Security Laboratory

Security Laboratory

Leadership Lab: Information Technology and the Law

This series of essays explores the many aspects of technology law relating to computer and information security.

Other Related Articles in Leadership Lab: Information Technology and the Law


Mock Trial as Security Education Exercise


Benjamin Wright, JD

Increasingly, good information security requires good legal techniques. Wise application of legal tools such as contracts can promote security and intelligently allocate risks among enterprise trading partners.

Hence, more than ever before, IT security professionals need to understand how to use and interpret contracts. Although most security professionals are not lawyers, they need to understand how lawyers are taught to think. They need training.

A time-honored exercise for teaching students to think like lawyers is mock trial. A mock trial posits a set of facts that lead to a lawsuit between two parties. Students participating in a mock trial divide into two teams, each assigned to represent one of the parties, i.e., its client. Each team then develops and presents arguments for why its client should win the lawsuit.

Following is the fact pattern for a mock trial in a professional education course that teaches how to use contracts for advancing data security. From this fact pattern, it is not clear which of the two clients should win the lawsuit. But the mock trial process helps students learn to analyze contract language and to think critically about how that language could have been improved at the outset of the relationship between the parties.

Mock Trial Fact Pattern
Big American Hospital signed a data processing agreement with MidEast Service Provider in Israel. MidEast agrees to process and store healthcare data for Big American. The agreement included these clauses, with Big American being the “Customer" and MidEast being the "Service Provider":

Service Provider warrants that its data processing system (the "System"), when used in accordance with the requirements and procedures specified in the System user documentation, will perform substantially as stated therein. Service Provider does not warrant that the System will meet Customer's requirements or that the operation of the System will be uninterrupted or error-free.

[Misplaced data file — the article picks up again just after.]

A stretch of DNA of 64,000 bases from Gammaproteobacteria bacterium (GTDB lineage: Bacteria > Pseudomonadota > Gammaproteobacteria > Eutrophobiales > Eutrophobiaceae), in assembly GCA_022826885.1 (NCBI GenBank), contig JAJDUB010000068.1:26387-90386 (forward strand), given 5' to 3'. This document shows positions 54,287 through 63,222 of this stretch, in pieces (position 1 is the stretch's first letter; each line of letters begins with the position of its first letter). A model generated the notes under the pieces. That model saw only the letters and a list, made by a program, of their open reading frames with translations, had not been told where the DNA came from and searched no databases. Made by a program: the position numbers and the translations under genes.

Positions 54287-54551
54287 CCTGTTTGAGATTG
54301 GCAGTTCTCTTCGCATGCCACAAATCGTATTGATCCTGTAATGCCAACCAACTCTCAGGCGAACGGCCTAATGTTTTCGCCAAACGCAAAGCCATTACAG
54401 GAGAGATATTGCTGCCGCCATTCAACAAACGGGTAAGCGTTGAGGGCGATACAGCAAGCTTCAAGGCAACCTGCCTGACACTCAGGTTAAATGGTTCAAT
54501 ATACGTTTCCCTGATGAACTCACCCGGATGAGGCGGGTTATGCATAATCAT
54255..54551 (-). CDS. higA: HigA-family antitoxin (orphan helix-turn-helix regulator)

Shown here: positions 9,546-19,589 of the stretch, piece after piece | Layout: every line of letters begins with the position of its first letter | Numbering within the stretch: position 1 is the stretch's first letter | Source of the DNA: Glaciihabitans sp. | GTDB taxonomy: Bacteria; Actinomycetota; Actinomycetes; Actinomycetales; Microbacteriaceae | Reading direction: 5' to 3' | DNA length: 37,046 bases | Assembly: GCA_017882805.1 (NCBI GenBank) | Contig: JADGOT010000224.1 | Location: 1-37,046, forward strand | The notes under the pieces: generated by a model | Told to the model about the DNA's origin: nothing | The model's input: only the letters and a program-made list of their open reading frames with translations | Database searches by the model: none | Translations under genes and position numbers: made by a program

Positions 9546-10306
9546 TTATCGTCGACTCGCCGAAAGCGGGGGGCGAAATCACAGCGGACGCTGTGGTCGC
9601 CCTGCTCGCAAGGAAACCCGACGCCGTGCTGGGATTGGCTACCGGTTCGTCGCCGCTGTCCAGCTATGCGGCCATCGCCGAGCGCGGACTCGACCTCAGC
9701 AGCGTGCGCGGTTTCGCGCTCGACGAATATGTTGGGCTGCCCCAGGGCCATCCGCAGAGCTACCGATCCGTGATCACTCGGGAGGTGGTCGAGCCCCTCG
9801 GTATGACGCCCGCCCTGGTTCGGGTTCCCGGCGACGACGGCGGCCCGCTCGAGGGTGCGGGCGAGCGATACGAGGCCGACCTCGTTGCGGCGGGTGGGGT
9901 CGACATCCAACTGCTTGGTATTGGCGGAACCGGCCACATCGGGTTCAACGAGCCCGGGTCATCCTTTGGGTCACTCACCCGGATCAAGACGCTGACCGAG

Service Provider will use reasonable precautions, including but not limited to, physical, software and network security measures, employee screening, training and supervision and appropriate agreements with employees, to

a. Prevent anyone other than Customer or its authorized employees from monitoring, using, gaining access to or learning the import of Customer Data; and,
b. Protect appropriate copies of Customer Data from loss, corruption or unauthorized alteration.

THE WARRANTIES AND STANDARDS OF PERFORMANCE SET FORTH ABOVE ARE IN LIEU OF ALL OTHER WARRANTIES, EXPRESS OR IMPLIED. NO IMPLIED WARRANTY OF MERCHANTABILITY OR FITNESS FOR USE FOR A PARTICULAR PURPOSE WILL APPLY.

IN NO EVENT WILL SERVICE PROVIDER BE LIABLE FOR CONSEQUENTIAL OR INCIDENTAL DAMAGES EVEN IF SERVICE PROVIDER CAN FORESEE THE POSSIBILITY OF SUCH DAMAGES.

Neither party will be liable for, or will be considered to be in breach of this agreement on account of, any delay or failure to perform as a result of any causes or conditions that are beyond such party's reasonable control and that such party is unable to overcome through the exercise of commercially reasonable diligence.

It shall be presumed that the consequences of a virus, worm, trojan, hacker intrusion or similar network security breach is not beyond the control of Service Provider.

During the course of work under the agreement, MidEast suffered a data security breach. Subsequent investigation revealed that the source of the breach was the Iranian military. The Iranians had, at great expense, developed a cyber-warfare capability. Using this capability, the Iranians discovered and exploited a zero-day vulnerability in the operating system of one of MidEast’s servers connected to the Internet. The Iranians stole medical data pertaining to Big American patients and posted it on numerous web sites for public view.

The security breach at MidEast was just one of a multitude of similar, successful, incidents perpetrated by Iran in a 24-hour period. Iran’s objective was to discredit Israeli businesses and thereby cripple Israel’s economy.

In response to this security breach, patients in the US sued Big American and won a $10 million judgment against the hospital for failing to protect their patient data. The hospital sued MidEast seeking reimbursement for the $10 million. Is Big American entitled to reimbursement?

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Benjamin Wright is an attorney based in Dallas, Texas, and instructor for a series of courses[1] on IT security law, promoted by the SANS Institute.[2] He is the author of numerous books on technology law. http://www.benjaminwright.us

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[1] http://www.sans.org/training/description.php?tid=862
[2] http://www.sans.org